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Source: Chief Justice Morrison R. Waite, Munn v. Illinois, in his rejection of the argument that regulation violated the Fourteenth Amendment, 1877 The question to be determined in this case is whether the general assembly of Illinois can, under the limitations upon the legislative powers of the States imposed by the Constitution of the United States, fix by law the maximum charges for the storage of grain . . . . . . Looking, then, to the common law, from whence came the right which the Constitution protects, we find that when private property is “affected with a public interest, it ceases to be juris privari only” . . . Property does become clothed with a public interest when used in a manner to make it of public consequence, and affect the community at large. When, therefore, one devotes his property to a use in which the public has an interest, he, in effect, grants to the public an interest in that use, and must submit to be controlled by the public for the common good, to the extent of the interest he has thus created. He may withdraw his grant by discontinuing the use; but, so long as he maintains the use, he must submit to the control . . . Analysis: Farmers, especially those in sparsely populated or newly settled regions, were overwhelmed by the high cost of shipping and grain storage. Railroads, grain elevators, and meat packers set their prices according to whim or monopoly rather than fair market value. Munn v. Illinois involved the right of the legislature to regulate prices for grain storage. However, the case had greater implications since it directly affected the constitutionality of state regulation of railroads. Document B presents the legal basis for regulating such property as grain elevators and railroads. Chief Justice Waite used a seventeenth-century English principle that property affecting the public interest is no longer affected only by private law but becomes subject to public regulation as well. The decision set a legal precedent for regulation. Document B relates to Document A in that the case involves the farmers’ interests. You might have remembered that the dissenting opinion of Justice Stephen J. Fields influenced later court decisions limiting state and federal regulation of railroads. You could use this document to support an argument that farmers’ organizations were influencing state politicians who passed laws favorable to agriculture. In addition, you could maintain that the Supreme Court was also influenced by the farmers’ position.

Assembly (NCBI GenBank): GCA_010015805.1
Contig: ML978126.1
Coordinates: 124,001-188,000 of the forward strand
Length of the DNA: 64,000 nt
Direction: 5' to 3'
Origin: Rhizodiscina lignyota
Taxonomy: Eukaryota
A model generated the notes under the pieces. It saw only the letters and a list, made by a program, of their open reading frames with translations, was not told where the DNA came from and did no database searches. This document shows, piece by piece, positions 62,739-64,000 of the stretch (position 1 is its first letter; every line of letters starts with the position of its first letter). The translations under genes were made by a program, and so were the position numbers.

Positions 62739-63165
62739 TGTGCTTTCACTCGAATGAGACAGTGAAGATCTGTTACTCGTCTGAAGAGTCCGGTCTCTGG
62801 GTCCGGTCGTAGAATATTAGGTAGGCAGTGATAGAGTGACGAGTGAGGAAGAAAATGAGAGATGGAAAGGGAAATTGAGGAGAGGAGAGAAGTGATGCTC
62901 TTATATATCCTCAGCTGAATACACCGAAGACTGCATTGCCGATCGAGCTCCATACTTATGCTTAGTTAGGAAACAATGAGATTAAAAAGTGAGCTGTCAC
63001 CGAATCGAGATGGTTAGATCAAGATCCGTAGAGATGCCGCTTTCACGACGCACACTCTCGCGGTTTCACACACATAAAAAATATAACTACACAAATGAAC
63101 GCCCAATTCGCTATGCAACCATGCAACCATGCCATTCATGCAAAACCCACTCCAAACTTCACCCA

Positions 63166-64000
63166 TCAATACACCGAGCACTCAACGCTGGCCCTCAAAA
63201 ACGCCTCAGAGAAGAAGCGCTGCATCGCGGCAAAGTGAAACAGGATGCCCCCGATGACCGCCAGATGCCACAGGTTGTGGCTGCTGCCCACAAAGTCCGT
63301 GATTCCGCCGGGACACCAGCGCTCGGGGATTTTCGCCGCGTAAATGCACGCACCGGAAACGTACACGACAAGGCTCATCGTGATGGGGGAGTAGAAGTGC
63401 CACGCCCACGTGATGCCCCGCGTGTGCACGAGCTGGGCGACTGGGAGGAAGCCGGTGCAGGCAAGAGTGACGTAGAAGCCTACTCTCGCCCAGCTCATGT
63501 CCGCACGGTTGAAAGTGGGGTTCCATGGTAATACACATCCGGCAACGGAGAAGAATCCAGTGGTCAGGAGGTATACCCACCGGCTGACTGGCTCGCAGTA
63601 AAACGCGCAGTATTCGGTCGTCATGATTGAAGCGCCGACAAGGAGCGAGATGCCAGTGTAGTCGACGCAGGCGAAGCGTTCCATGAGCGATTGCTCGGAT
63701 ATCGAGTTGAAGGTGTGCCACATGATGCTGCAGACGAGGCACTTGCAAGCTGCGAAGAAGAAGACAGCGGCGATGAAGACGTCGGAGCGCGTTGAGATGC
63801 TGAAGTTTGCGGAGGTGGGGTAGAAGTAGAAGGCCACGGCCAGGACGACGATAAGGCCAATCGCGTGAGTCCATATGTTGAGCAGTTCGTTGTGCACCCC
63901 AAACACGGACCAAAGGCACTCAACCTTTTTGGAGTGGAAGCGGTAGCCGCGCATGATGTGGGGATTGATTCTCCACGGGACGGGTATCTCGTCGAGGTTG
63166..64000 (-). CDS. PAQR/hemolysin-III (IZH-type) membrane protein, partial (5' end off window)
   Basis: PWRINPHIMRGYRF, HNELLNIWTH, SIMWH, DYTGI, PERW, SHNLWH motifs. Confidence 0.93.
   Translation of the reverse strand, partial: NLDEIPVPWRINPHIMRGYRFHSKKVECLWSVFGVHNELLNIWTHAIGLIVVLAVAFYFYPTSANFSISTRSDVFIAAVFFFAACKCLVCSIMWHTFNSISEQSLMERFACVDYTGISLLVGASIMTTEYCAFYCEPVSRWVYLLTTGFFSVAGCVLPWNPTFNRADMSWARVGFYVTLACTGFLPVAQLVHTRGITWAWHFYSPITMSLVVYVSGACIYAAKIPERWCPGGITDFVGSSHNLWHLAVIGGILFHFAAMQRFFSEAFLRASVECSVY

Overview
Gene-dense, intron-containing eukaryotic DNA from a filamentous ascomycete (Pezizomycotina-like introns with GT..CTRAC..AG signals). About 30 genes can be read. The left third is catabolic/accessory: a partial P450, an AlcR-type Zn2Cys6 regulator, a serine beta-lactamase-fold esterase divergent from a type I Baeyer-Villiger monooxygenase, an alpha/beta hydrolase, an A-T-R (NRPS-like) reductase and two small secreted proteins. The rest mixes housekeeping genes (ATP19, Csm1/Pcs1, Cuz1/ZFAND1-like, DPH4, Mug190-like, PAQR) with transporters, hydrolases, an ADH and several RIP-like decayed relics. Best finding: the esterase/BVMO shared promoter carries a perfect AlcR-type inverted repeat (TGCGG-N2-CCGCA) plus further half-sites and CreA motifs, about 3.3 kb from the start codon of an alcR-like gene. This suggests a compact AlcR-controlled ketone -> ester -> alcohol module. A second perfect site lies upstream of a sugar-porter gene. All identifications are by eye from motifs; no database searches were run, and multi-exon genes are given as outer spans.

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DOCUMENT B

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DOCUMENT C

NOTE Did you consider the Grange, the Bland-Allison Act, the Sherman Silver Act, and the “Cross of Gold” speech?

Source: Populist Party Platform, July 4, 1892 . . . [T]he forces of reform this day organized will never cease to move forward until every wrong is righted and equal rights and equal privileges securely established for all the men and women of this country. We declare, therefore– First,—That the union of the labor forces of the United States this day consummated shall be permanent and perpetual; may its spirit enter into all hearts for the salvation of the Republic and the uplifting of mankind. Second,—Wealth belongs to him who creates it, and every dollar taken from industry without an equivalent is robbery. “If any will not work, neither shall he eat.” The interests of rural and civil labor are the same; their enemies are identical.

Analysis: Document C is an excellent statement of some of the goals of the Populist Party. This selection shows the new unity among southern and western farmers as well as radicals and reformers. All workers, whether rural or urban, shared common goals and had common adversaries. Document C opens the door to discuss many topics. You could use it as a springboard to a discussion of farmers’ alliances and political parties. The document lends itself to a discussion of the remaining elements of the Populist platform of sweeping reform—unlimited coinage of silver, an increase in the money supply, a progressive income tax, governmental ownership of railroads and the telephone and telegraph systems. Also, the excerpt suggests the possibility of including in your essay a discussion of the election of 1892 and Cleveland’s second term.